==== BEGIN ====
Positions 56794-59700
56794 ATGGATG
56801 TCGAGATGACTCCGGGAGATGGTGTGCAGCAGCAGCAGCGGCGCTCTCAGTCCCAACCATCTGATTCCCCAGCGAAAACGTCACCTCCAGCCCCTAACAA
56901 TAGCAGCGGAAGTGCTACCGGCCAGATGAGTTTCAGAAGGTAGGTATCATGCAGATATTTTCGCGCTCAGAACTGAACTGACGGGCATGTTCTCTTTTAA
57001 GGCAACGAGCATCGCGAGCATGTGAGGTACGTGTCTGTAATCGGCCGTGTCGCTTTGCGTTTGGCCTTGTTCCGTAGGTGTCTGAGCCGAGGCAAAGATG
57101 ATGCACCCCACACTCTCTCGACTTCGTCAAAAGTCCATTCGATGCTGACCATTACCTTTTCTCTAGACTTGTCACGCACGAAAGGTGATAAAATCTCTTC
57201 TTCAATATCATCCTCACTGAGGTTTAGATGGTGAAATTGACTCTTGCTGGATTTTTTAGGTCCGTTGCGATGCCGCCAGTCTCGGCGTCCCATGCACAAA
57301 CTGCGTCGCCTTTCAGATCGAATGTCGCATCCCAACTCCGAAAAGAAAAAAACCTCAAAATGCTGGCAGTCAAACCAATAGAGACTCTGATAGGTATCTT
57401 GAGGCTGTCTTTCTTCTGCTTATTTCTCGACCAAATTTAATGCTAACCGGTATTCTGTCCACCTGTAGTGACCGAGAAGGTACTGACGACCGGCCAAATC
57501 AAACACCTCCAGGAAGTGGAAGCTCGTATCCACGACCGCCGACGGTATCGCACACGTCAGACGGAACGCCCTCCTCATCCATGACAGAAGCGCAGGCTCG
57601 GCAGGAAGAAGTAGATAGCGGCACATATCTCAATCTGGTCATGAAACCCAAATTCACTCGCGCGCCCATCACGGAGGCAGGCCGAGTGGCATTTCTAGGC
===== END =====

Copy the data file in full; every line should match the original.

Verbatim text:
Positions 56794-59700
56794 ATGGATG
56801 TCGAGATGACTCCGGGAGATGGTGTGCAGCAGCAGCAGCGGCGCTCTCAGTCCCAACCATCTGATTCCCCAGCGAAAACGTCACCTCCAGCCCCTAACAA
56901 TAGCAGCGGAAGTGCTACCGGCCAGATGAGTTTCAGAAGGTAGGTATCATGCAGATATTTTCGCGCTCAGAACTGAACTGACGGGCATGTTCTCTTTTAA
57001 GGCAACGAGCATCGCGAGCATGTGAGGTACGTGTCTGTAATCGGCCGTGTCGCTTTGCGTTTGGCCTTGTTCCGTAGGTGTCTGAGCCGAGGCAAAGATG
57101 ATGCACCCCACACTCTCTCGACTTCGTCAAAAGTCCATTCGATGCTGACCATTACCTTTTCTCTAGACTTGTCACGCACGAAAGGTGATAAAATCTCTTC
57201 TTCAATATCATCCTCACTGAGGTTTAGATGGTGAAATTGACTCTTGCTGGATTTTTTAGGTCCGTTGCGATGCCGCCAGTCTCGGCGTCCCATGCACAAA
57301 CTGCGTCGCCTTTCAGATCGAATGTCGCATCCCAACTCCGAAAAGAAAAAAACCTCAAAATGCTGGCAGTCAAACCAATAGAGACTCTGATAGGTATCTT
57401 GAGGCTGTCTTTCTTCTGCTTATTTCTCGACCAAATTTAATGCTAACCGGTATTCTGTCCACCTGTAGTGACCGAGAAGGTACTGACGACCGGCCAAATC
57501 AAACACCTCCAGGAAGTGGAAGCTCGTATCCACGACCGCCGACGGTATCGCACACGTCAGACGGAACGCCCTCCTCATCCATGACAGAAGCGCAGGCTCG
57601 GCAGGAAGAAGTAGATAGCGGCACATATCTCAATCTGGTCATGAAACCCAAATTCACTCGCGCGCCCATCACGGAGGCAGGCCGAGTGGCATTTCTAGGC